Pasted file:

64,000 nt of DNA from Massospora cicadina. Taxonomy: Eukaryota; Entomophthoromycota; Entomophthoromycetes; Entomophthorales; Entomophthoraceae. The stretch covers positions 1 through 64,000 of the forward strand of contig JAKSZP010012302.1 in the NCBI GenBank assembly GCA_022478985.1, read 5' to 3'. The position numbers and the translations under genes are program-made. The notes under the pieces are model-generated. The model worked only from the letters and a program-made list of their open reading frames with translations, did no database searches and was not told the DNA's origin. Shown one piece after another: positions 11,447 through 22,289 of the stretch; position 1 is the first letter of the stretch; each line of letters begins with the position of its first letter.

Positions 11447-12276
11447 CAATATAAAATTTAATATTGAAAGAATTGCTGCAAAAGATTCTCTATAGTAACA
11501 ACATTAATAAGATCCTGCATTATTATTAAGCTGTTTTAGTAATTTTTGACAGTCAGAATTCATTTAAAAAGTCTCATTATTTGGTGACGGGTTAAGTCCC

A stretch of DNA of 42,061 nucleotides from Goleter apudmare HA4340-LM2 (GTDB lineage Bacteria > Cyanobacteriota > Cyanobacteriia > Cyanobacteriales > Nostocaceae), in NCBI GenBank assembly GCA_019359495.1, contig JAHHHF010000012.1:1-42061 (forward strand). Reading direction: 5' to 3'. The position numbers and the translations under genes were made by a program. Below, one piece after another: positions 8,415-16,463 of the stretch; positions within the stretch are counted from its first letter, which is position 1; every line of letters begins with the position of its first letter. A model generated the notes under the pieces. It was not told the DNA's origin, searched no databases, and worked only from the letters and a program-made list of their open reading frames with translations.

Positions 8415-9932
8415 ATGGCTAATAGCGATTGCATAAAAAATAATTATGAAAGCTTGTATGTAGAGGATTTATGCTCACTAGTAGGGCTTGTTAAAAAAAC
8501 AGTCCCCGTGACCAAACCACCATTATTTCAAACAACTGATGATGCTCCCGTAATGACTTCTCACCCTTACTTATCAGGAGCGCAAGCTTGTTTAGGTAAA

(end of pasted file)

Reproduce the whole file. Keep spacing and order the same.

64,000 nt of DNA from Massospora cicadina. Taxonomy: Eukaryota; Entomophthoromycota; Entomophthoromycetes; Entomophthorales; Entomophthoraceae. The stretch covers positions 1 through 64,000 of the forward strand of contig JAKSZP010012302.1 in the NCBI GenBank assembly GCA_022478985.1, read 5' to 3'. The position numbers and the translations under genes are program-made. The notes under the pieces are model-generated. The model worked only from the letters and a program-made list of their open reading frames with translations, did no database searches and was not told the DNA's origin. Shown one piece after another: positions 11,447 through 22,289 of the stretch; position 1 is the first letter of the stretch; each line of letters begins with the position of its first letter.

Positions 11447-12276
11447 CAATATAAAATTTAATATTGAAAGAATTGCTGCAAAAGATTCTCTATAGTAACA
11501 ACATTAATAAGATCCTGCATTATTATTAAGCTGTTTTAGTAATTTTTGACAGTCAGAATTCATTTAAAAAGTCTCATTATTTGGTGACGGGTTAAGTCCC

A stretch of DNA of 42,061 nucleotides from Goleter apudmare HA4340-LM2 (GTDB lineage Bacteria > Cyanobacteriota > Cyanobacteriia > Cyanobacteriales > Nostocaceae), in NCBI GenBank assembly GCA_019359495.1, contig JAHHHF010000012.1:1-42061 (forward strand). Reading direction: 5' to 3'. The position numbers and the translations under genes were made by a program. Below, one piece after another: positions 8,415-16,463 of the stretch; positions within the stretch are counted from its first letter, which is position 1; every line of letters begins with the position of its first letter. A model generated the notes under the pieces. It was not told the DNA's origin, searched no databases, and worked only from the letters and a program-made list of their open reading frames with translations.

Positions 8415-9932
8415 ATGGCTAATAGCGATTGCATAAAAAATAATTATGAAAGCTTGTATGTAGAGGATTTATGCTCACTAGTAGGGCTTGTTAAAAAAAC
8501 AGTCCCCGTGACCAAACCACCATTATTTCAAACAACTGATGATGCTCCCGTAATGACTTCTCACCCTTACTTATCAGGAGCGCAAGCTTGTTTAGGTAAA